The ACCESS Center staff will meet with students and - based on documentation - determine appropriate academic accommodations to help you accomplish your academic goals and give you the support you need through graduation.
If you have a physical, sensory, psychological, or learning disability that is challenging you, get the support and assistance you deserve to help make the most of your education and campus life activities.
605 17th St. N.
The University Police Department exists for the protection of people and property within and adjacent to the university community. The staff of certified (commissioned) police officers strives to provide a safe and secure campus environment. This is done through enforcement as well as engaging in activities with the Student Life Office and Residence Life Office to promote safety and responsible behavior. The officers are available 24 hours a day, seven days a week.
The Student Life Office provides the annual security report and crime statistics.
605 17th St. N.
This unit is located in the Police Services building connected to the parking ramp. On campus parking is very limited. All parking permits are sold on a priority basis, depending on students’ year in school. Resident parking lots are for students living on campus. Commuter parking lots are for off campus students, staff, and visitors. Daily and hourly parking is available in the commuter lots via the pay stations or the Passport parking app. We utilize License Plate Recognition (LPR) technology so your license plate is your permit.
1209 Centennial Hall
The Career Services Office assists students in finding meaningful careers. We seek to empower students to pursue the knowledge and experience necessary to make informed academic and career decisions congruent with their values and identity, leading to success at UWL and beyond. The following services are available to assist in this process:
Career advising: Students can meet individually with a career advisor to discuss career exploration, job and internship search strategies, resume and cover letter writing, interviewing skills, and graduate school application process.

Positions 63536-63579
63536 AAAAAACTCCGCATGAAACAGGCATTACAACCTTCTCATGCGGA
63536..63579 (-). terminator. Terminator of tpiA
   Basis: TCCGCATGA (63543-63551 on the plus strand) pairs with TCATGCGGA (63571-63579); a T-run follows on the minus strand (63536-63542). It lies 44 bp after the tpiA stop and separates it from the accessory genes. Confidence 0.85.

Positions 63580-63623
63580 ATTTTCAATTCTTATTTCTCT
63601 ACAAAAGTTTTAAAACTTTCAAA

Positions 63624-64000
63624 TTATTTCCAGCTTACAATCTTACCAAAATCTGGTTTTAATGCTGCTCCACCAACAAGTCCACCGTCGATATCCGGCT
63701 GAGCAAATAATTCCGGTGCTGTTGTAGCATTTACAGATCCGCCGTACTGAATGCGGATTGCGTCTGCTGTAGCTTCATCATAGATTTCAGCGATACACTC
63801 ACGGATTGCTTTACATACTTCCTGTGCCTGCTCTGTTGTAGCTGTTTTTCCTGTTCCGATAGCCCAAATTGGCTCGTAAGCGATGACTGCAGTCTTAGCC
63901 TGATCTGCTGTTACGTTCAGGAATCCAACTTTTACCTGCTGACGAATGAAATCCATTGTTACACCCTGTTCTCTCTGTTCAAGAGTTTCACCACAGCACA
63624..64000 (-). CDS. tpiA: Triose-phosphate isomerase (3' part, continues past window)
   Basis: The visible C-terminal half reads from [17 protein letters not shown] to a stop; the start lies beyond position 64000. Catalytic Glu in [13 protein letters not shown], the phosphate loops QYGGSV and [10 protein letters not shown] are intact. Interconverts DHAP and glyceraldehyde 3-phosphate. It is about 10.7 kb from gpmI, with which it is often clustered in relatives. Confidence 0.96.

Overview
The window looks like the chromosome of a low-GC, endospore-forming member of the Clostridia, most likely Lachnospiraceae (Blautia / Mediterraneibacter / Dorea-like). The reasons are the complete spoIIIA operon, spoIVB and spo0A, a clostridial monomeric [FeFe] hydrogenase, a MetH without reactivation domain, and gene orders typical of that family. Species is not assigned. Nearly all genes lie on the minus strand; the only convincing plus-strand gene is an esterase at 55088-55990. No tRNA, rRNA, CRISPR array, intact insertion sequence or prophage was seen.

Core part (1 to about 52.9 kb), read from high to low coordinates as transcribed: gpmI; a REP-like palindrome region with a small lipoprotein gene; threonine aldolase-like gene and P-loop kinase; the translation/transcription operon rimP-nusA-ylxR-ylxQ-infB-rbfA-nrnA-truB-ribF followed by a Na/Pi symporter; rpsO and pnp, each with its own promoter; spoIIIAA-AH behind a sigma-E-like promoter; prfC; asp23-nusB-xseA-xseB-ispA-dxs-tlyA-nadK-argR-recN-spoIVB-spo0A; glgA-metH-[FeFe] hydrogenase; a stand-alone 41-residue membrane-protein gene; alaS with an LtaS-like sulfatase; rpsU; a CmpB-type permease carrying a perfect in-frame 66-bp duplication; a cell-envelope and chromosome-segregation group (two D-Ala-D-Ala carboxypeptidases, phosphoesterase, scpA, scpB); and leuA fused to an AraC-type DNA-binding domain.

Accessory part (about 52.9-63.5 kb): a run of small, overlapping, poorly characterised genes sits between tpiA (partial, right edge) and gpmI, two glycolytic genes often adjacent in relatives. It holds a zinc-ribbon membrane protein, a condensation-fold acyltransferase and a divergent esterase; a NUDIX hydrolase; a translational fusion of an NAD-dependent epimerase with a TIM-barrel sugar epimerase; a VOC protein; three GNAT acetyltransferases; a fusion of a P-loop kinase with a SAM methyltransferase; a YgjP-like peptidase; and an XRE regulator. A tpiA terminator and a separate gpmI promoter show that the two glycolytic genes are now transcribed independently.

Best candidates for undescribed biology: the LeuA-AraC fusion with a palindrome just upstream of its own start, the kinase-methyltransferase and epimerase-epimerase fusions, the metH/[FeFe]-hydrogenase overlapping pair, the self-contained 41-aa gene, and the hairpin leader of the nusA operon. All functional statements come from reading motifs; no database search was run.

Networking events: Each year, Career Services coordinates several major career events that allow students to meet employers on an informal basis to discuss career options, internship positions, and employment opportunities.
Online services: From the Career Services’ webpage, students can view and apply for regularly updated internships and jobs, sign up for on-campus interviews and upload resumes for employers to view online. The webpage also provides a complete schedule of Career Services sponsored career fairs, events and workshops, extensive "how to" information for resume writing, cover letter writing and interviewing, links to the top job websites and major employer websites, graduate and professional school information, links to career guidance information, and an annually updated report on employment information of recent UWL graduates.
On-campus interviewing: Employers from business, industry, government, and education visit the campus to interview students for employment opportunities.
Internship program: Internships help students integrate the classroom with practical experience through work related to their academic and occupational goals. These experiences, for which a student can receive credit, include working for regional, national, and international businesses, government agencies, and community organizations.
To gain academic credit for an internship, students must meet grade point average and course prerequisites. Students must be at their internship site during the academic term for which they are registered for academic credit. Thirty credits may be taken and recorded on the academic record; however no more than 15 credits are applicable to a degree. Students should contact the Career Services Office to learn more.
Departmental internships also are offered. See Cooperative Education and Internships for a list of the departments.
1120 Centennial Hall
Formed in 2005 as a project of Plan 2008, the Center for Transformative Justice enriches the campus community through explorative and restorative social justice education. We serve the campus by implementing critical frameworks to better understand the lived experiences of individuals, and their intersectional identities, to build a more equitable learning environment. Using the stories students share with us, we aim to provide programming and spaces that address inequities and barriers students experience.
- Integrity: Investigate and address community issues that impact marginalized people to restore justice.
- Connection: Develop relationships that leverage empathy, compassion, and trust to participate in challenging conversations on equity, diversity, and inclusion.
- Respect: Learning to appreciate individuals for who they are, and the identities they hold, that make them valued members of our community.
- Exploration: Learning about other cultures and their experiences by engaging in new relationships, conversations, and activities that differ from our own.
A couple of our most recognized efforts include:
- Campus Thread
- Social justice programming
- Community building and support
- Bias response
- Campus climate research